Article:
Why Returns from Hedge Funds and Private Equity Lag Behind Venture Capital

By the way, if you think you can out-fox the market by hitching your wagon to the hedge fund and activist investor icons, think twice. So much has been written about activist hedge funds and their wealthy leaders – like Carl Icahn, William Ackman, and Barry Rosenstein – that you may have assumed these guys were winning big and that investors in their funds could feel confident of big gains.

Some of the activist hedge funds were big winners years ago, hence their founders’ personal fortunes. However, it looks like there may now be just too many dollars chasing not enough great ideas and so, of necessity when so many dollars flowed into their funds, some pretty questionable ideas received investment dollars too. As a result, these funds are not doing so great these days.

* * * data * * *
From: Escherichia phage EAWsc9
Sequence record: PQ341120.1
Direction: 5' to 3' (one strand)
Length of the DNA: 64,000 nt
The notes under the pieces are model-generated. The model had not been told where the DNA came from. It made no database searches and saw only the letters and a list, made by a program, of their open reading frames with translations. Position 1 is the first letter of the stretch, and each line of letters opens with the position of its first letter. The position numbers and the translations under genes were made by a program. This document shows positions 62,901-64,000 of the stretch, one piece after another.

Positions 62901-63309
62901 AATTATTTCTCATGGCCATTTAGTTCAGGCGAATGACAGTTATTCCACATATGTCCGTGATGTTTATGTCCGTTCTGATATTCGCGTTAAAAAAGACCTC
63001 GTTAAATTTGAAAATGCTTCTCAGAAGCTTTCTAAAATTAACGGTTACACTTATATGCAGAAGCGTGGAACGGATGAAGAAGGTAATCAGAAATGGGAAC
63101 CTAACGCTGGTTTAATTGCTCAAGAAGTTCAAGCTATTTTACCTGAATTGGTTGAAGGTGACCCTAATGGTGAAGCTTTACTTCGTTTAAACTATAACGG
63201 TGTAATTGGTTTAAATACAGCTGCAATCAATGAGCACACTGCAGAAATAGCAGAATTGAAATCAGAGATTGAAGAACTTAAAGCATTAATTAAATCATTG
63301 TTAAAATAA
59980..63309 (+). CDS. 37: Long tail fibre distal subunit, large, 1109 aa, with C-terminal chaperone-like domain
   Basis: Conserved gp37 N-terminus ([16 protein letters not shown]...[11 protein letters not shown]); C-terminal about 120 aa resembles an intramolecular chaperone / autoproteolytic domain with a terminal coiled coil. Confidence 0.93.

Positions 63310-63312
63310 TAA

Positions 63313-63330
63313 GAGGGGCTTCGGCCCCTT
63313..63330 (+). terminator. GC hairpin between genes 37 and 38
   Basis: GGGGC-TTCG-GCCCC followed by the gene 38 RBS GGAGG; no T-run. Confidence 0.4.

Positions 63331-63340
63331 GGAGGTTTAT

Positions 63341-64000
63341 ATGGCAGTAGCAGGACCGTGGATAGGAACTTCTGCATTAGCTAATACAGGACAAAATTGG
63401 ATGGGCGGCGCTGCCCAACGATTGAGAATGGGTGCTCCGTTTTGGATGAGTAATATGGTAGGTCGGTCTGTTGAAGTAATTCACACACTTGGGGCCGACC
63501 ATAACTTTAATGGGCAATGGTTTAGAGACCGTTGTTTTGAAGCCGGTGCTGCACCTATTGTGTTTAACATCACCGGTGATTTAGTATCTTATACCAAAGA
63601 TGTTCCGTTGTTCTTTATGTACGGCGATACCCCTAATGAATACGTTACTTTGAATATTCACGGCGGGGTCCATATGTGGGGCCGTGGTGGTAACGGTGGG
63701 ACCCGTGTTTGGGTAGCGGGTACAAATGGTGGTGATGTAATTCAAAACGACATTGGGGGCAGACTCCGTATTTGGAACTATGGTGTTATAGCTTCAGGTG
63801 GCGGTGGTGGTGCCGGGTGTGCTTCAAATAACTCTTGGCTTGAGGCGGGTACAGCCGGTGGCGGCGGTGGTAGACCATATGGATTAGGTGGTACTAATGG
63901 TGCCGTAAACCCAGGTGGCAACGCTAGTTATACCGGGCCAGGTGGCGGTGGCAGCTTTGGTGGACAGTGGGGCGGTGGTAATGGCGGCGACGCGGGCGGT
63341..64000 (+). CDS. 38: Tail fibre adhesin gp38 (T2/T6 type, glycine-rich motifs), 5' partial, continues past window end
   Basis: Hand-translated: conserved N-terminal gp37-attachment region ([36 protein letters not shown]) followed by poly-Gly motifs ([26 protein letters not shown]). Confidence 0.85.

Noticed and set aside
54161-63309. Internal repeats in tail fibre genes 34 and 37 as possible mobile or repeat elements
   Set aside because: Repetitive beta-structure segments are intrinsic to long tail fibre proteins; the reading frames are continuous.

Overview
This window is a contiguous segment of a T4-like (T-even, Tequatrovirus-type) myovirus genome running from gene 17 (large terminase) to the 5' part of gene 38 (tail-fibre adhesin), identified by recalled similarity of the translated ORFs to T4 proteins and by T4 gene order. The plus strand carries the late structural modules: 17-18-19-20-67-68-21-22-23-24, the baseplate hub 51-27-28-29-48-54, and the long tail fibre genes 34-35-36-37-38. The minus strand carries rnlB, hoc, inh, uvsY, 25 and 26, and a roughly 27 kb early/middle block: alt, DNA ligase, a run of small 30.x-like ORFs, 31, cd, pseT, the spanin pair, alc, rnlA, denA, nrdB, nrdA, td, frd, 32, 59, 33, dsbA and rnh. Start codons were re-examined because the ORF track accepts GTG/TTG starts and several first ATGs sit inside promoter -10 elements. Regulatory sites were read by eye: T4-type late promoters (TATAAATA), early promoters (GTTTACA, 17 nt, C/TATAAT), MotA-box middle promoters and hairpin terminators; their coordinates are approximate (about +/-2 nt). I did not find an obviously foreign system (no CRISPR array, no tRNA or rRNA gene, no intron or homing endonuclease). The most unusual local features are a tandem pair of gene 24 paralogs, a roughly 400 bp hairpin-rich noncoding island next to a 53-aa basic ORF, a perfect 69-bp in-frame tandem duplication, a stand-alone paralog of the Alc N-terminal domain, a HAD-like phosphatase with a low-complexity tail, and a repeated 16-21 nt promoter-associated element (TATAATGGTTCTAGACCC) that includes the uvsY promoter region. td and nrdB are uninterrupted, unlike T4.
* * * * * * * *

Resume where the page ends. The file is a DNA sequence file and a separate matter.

. . . Here’s more surprising disappointment. Private equity funds aren’t doing too well these days either. Based on a white paper published by the Center for Economic and Policy Research, private equity funds’ performance advantage relative to the S&P 500 has been shrinking in recent years.

. . . Again, the problem has become too much money chasing after too few good deals.

. . . Importantly, venture capital is the lifeblood of major, fundamental innovation, the key to substantive economic growth. Think about the big business success stories of the past dozen years – Microsoft, Alphabet, Facebook, etc. All were spawned by venture capital investment . . . and there are many more that have not yet gone public and are still operating on their own as well as ventures that were acquired by established companies who recognized and valued their growth potential. As a result, aggregate returns for the asset class have historically been outstanding, and there’s no sign that will change anytime soon.

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